With the destruction of The Temple our sacrifices have been replaced by prayer. But it’s not just any prayer. It is first and foremost the Sh’ma.
And even as we grapple with when the Sh’ma is said in the evening and when the Sh’ma is said in the morning, we also read in yesterday’s daf (11a-11b) about the physical position one ought to be in when reciting the Sh’ma. Ought we follow Beit Shammai who says that we must literally lie down for the evening Sh’ma and literally stand up for the morning Sh’ma or may we follow Beit Hillel who asserts that either position and any other position is fine?
We follow the position of Hillel for several reasons that include the idea that Shammai’s position is literally dangerous, because if one is on the road at the time of the evening Sh’ma and one lies down in order to recite it he may be in danger of being attacked by bandits.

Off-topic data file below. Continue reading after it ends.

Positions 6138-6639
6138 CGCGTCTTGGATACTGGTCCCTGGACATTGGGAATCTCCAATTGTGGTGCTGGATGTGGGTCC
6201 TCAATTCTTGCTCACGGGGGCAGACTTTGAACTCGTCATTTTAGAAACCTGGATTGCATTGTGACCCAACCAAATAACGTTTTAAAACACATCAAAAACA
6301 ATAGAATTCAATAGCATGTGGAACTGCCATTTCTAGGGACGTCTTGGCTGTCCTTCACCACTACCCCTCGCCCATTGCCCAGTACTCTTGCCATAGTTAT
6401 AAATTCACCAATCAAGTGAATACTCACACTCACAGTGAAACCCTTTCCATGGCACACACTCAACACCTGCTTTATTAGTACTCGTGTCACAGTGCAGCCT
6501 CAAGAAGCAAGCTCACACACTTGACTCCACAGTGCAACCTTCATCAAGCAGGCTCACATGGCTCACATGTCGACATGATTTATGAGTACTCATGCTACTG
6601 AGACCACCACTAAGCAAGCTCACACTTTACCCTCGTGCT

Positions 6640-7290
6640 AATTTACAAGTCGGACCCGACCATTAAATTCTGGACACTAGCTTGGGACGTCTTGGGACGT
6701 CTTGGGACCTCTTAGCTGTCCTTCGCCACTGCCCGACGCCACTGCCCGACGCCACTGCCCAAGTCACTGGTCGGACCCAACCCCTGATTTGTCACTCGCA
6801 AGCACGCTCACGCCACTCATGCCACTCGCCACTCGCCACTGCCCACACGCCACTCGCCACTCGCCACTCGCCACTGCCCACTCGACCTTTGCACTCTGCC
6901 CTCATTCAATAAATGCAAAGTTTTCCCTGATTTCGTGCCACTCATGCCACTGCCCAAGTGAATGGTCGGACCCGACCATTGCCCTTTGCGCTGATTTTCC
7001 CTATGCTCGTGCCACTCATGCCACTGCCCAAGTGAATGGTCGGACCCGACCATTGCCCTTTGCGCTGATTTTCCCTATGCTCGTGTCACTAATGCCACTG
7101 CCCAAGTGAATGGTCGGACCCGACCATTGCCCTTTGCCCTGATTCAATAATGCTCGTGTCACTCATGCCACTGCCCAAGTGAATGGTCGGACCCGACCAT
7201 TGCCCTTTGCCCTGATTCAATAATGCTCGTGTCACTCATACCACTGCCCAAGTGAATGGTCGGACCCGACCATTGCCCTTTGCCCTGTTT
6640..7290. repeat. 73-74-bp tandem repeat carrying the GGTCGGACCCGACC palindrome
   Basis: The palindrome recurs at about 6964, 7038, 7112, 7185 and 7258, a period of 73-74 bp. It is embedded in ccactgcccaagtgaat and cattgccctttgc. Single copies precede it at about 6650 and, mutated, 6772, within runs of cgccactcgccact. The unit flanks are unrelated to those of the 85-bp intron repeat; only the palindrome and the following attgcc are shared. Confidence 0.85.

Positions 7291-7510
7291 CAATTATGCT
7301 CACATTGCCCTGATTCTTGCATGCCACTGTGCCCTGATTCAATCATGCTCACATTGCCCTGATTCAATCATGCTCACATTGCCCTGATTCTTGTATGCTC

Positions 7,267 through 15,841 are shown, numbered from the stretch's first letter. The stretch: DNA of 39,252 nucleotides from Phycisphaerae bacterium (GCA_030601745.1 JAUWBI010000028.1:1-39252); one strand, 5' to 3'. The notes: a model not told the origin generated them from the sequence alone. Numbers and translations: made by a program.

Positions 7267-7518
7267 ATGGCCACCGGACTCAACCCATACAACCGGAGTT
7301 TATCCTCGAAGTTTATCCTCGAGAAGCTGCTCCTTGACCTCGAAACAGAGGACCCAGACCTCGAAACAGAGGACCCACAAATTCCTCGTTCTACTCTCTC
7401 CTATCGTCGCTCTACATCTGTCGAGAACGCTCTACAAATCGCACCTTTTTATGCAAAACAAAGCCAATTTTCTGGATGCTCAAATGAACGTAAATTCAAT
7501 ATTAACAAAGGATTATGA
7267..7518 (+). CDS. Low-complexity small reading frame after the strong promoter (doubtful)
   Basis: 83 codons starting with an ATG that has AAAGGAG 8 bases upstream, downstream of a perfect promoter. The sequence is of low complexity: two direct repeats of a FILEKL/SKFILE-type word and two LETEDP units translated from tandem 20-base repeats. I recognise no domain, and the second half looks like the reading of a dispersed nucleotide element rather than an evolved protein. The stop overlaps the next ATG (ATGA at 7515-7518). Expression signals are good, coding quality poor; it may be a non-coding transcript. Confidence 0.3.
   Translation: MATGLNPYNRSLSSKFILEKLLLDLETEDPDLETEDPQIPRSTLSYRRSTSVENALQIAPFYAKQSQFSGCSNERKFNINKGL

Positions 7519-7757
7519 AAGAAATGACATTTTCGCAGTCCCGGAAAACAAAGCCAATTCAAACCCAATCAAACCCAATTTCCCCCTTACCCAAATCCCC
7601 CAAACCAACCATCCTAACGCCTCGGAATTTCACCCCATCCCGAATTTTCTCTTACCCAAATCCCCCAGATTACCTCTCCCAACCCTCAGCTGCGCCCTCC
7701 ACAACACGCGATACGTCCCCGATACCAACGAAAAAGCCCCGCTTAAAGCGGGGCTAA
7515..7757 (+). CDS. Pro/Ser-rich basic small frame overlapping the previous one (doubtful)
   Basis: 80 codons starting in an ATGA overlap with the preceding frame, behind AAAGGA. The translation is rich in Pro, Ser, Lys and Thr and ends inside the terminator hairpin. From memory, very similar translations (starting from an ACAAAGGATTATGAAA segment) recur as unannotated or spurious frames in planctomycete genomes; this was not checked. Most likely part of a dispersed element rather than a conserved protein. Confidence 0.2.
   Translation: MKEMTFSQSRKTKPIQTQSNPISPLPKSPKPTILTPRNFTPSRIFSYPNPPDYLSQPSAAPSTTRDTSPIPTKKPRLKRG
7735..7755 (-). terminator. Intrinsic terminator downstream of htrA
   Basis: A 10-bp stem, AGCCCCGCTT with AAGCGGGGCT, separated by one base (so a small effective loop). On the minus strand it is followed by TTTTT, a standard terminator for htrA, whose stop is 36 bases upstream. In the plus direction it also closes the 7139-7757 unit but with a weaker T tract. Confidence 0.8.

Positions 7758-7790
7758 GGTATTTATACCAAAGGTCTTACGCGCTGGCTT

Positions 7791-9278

But there is more – not only is Beit Shammai’s not preferred, it is also prohibited: “One who performed the recitation (of the Sh’ma) in accordance with the words of Beit Shammai is considered to have performed nothing.” “Rabbi” ArtScroll elucidates that if someone saw another reciting according to the practice of Beit Shammai he would think he needed to recite that way as well when in fact he does not.
From this we learn: without intention we are models for others so we ought to always behave in such a way that our actions might be replicable by those who might not know how to do something. Act well. Act with the least ambiguity, the least unnecessary complexity, and the most flexibility. This is the way of Hillel.